Wizards general manager Tommy Sheppard envisions Wall as an important part of the locker room, even when he isn't playing. Part of his role may include some tough conversations with players. As Sheppard says, Wall may be able to deliver some messages that resonate more from a peer than if they came from a coach. 

Wall knows he can help in that regard. He has long been a vocal presence for the Wizards and had to assume the role as a team leader at an early age. After coming in as the No. 1 overall pick, he was a franchise player from the time he was 19 years old.

Wall's personality may also lend itself to those duties. He is very honest, whether it be with teammates or the media. 

"I like to speak my mind," he said. "It's like my momma always told me, 'I'd rather you speak your mind and say what you want to say, but say it in a respectful manner and a respectful way.'"

Wall, in fact, has a detailed philosophy on being honest. He doesn't like to lie whether it's in a media setting, to teammates or in everyday life.

It's not quite a Jim Carrey in 'Liar, Liar' deal, but Wall sees no point in beating around the bush. If he has something to say to a teammate or the media, he will say it.

"I don't know how to not give you the truth," he said. "What I've learned is that when you lie, you've gotta remember that lie exactly the way you said it for the next 12 people you tell it to. So, why make it that tough?"

Wall is set to miss at least the first few months of the Wizards' 2019-20 season and he could be sidelined the entire year. He said he hopes to have a similar impact that Kristi Tolliver did with the Mystics this past season where she remained active as a veteran leader in the locker room despite not being able to help the team on the floor for weeks due to a knee injury.

Missing so much time due to injury is not the ideal situation for Wall, but he plans to make the most of it.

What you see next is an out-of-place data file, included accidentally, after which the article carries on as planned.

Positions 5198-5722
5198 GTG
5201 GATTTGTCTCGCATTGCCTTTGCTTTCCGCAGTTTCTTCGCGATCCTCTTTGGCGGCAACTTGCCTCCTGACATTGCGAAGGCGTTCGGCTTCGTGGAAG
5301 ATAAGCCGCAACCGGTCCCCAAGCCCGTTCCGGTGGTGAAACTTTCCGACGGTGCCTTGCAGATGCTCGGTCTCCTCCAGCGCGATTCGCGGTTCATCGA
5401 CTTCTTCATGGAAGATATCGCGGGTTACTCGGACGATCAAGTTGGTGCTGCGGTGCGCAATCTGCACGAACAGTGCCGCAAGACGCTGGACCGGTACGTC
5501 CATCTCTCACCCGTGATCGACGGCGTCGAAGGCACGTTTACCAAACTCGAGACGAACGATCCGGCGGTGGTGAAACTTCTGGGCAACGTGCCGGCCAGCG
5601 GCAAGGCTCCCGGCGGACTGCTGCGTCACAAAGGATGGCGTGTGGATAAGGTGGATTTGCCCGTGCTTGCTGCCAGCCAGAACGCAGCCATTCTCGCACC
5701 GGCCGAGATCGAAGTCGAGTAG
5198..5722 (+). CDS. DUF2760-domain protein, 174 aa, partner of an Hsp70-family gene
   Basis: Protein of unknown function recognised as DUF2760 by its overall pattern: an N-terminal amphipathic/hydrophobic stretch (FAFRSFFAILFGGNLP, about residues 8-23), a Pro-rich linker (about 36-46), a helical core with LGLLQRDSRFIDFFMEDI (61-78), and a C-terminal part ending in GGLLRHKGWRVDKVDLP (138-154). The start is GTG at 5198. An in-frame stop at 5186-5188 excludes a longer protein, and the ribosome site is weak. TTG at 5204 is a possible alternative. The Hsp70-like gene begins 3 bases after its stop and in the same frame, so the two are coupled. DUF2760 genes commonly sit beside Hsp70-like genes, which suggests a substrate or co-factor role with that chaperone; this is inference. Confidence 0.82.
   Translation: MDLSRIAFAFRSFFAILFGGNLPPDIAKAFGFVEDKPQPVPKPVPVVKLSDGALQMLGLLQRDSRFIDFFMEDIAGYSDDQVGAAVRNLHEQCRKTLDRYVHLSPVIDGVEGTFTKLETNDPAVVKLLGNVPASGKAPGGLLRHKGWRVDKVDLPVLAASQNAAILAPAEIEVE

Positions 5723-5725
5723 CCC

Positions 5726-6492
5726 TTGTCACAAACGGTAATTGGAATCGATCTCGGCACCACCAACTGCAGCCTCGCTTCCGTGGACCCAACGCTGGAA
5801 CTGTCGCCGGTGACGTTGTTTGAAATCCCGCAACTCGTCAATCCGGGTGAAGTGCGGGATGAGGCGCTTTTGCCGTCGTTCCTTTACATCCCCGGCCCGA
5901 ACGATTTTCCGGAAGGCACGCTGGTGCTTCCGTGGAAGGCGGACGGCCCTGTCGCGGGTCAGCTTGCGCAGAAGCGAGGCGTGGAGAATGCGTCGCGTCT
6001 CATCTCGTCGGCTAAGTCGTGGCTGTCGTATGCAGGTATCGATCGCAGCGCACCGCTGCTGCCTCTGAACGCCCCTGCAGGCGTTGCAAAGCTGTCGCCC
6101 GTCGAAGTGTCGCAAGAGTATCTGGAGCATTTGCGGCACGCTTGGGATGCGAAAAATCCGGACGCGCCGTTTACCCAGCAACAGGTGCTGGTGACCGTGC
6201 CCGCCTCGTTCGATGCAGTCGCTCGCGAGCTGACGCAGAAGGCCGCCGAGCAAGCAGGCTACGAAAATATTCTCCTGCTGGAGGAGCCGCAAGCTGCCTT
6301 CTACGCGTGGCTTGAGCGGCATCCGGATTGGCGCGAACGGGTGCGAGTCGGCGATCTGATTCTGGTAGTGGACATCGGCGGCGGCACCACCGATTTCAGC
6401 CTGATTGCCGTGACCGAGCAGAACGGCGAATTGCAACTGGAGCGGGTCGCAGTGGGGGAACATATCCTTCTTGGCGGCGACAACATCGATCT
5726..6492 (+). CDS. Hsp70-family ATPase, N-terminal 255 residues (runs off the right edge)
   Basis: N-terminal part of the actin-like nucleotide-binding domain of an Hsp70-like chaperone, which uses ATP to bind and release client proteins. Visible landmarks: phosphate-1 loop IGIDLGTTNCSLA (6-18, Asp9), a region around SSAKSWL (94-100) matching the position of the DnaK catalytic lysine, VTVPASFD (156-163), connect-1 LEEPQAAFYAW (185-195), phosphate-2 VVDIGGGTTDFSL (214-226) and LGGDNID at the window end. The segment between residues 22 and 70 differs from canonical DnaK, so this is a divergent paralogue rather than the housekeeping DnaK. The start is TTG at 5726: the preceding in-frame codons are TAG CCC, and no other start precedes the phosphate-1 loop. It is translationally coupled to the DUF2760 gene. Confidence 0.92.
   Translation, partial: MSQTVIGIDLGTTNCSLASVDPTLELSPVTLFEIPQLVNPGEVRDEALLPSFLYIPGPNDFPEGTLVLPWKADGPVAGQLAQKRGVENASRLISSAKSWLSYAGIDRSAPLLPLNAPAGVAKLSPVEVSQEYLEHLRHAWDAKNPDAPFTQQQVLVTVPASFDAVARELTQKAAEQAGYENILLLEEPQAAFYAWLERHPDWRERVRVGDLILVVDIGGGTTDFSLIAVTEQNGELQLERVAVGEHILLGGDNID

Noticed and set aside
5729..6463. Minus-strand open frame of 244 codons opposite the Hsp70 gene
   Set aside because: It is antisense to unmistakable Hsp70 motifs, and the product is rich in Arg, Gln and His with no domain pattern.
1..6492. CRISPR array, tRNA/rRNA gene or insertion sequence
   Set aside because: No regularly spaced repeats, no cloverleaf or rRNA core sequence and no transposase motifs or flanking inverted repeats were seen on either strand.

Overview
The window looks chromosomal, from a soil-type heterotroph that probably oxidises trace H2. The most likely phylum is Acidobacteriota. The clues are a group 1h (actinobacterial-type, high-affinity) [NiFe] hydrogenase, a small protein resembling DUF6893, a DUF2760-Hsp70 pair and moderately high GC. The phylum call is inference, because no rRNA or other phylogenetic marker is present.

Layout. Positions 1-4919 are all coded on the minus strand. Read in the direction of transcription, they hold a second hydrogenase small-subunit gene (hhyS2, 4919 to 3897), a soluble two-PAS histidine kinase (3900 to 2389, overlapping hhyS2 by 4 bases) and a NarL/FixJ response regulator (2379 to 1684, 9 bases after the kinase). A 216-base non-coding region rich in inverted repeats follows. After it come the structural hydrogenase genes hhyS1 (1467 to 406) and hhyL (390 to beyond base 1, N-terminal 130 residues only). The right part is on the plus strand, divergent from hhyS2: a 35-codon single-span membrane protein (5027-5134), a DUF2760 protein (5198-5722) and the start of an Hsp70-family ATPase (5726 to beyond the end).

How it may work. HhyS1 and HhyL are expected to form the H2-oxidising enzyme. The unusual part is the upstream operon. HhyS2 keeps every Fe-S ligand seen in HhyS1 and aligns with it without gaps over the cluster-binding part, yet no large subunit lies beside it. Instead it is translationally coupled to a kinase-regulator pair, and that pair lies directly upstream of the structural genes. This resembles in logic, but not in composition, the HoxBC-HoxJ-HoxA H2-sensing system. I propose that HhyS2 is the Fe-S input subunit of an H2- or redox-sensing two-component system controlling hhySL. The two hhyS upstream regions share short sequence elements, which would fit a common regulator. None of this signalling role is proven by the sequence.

"It will make my game a lot smarter and better for when I come back," he said.


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After setbacks in rehab, John Wall is appreciating the little things in life

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After setbacks in rehab, John Wall is appreciating the little things in life

WASHINGTON -- John Wall has been all smiles in public when discussing his rehab from Achilles surgery. He has even remarked how smoothly this recovery has gone compared to others he's underwent in the past.

But his road back from a ruptured left Achilles has not been entirely free of obstacles. He revealed to NBC Sports Washington on the Wizards Talk podcast recently that he dealt with an infection that delayed him getting out of his walking boot.

That was already weeks after he first had surgery to remove bone spurs from his heel in January. He had a series of infections following that procedure, one of which helped doctors discover his Achilles had torn during a fall in his home.

Wall can admit now after the fact it was a difficult time for him.

"I've just put in a lot of hard work," he said. "For me to be where I'm at right now, with all the setbacks and infections and then finding out my Achilles was ruptured and then going through another infection, it was like 'man, when can I ever get past that point of just getting out of the boot and walking?'"

What made that last part particularly frustrating was where Wall makes his offseason home. He summers in Miami, a place notorious for its humidity.

"I was in Miami during the summertime in a boot. Like, man, I don't want to be in hot Miami in a boot, sweating," he said.

Nowadays, things are much better for Wall. He is doing on-court work at the Wizards' practice facility. He can shoot jumpers and do individual ball-handling and passing drills. He can jog and lift weights.

After months of waiting to just have his walking boot come off, Wall is very appreciative to simply be able to do anything on the basketball court.

"Just to do the ball-handling and be able to shoot and do the weight-lifting, that's a great aspect [of my progress]. It makes it easier for me because I'm in a great space where it's fun," he said. 

"I'm able to do what I'm able to do, even if I'm not playing at a high speed and running up and down, I'm able to shoot and do ball-handling. That's what I love to do."

Wall continues to make progress, now nine months removed from the Achilles surgery he had on Feb. 12. He is likely to be out at least three more months, and he could miss all of the 2019-20 season.

At some point, Wall may get restless, but he continues to preach patience towards his return. When asked by Chris Miller if he will start bothering the coaches soon to play, he said he's just happy to be back on the court in practice.